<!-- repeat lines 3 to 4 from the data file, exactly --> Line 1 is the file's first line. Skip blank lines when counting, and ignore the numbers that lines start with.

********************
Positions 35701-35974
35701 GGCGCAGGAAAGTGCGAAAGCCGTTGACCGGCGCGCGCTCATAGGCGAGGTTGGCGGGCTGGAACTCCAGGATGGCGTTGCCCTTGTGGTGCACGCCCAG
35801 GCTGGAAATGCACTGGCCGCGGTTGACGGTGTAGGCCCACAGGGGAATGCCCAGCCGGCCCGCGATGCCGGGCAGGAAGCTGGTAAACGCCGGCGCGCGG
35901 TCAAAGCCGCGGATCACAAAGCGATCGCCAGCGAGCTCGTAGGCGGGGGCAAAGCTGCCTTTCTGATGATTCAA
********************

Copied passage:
35801 GCTGGAAATGCACTGGCCGCGGTTGACGGTGTAGGCCCACAGGGGAATGCCCAGCCGGCCCGCGATGCCGGGCAGGAAGCTGGTAAACGCCGGCGCGCGG
35901 TCAAAGCCGCGGATCACAAAGCGATCGCCAGCGAGCTCGTAGGCGGGGGCAAAGCTGCCTTTCTGATGATTCAA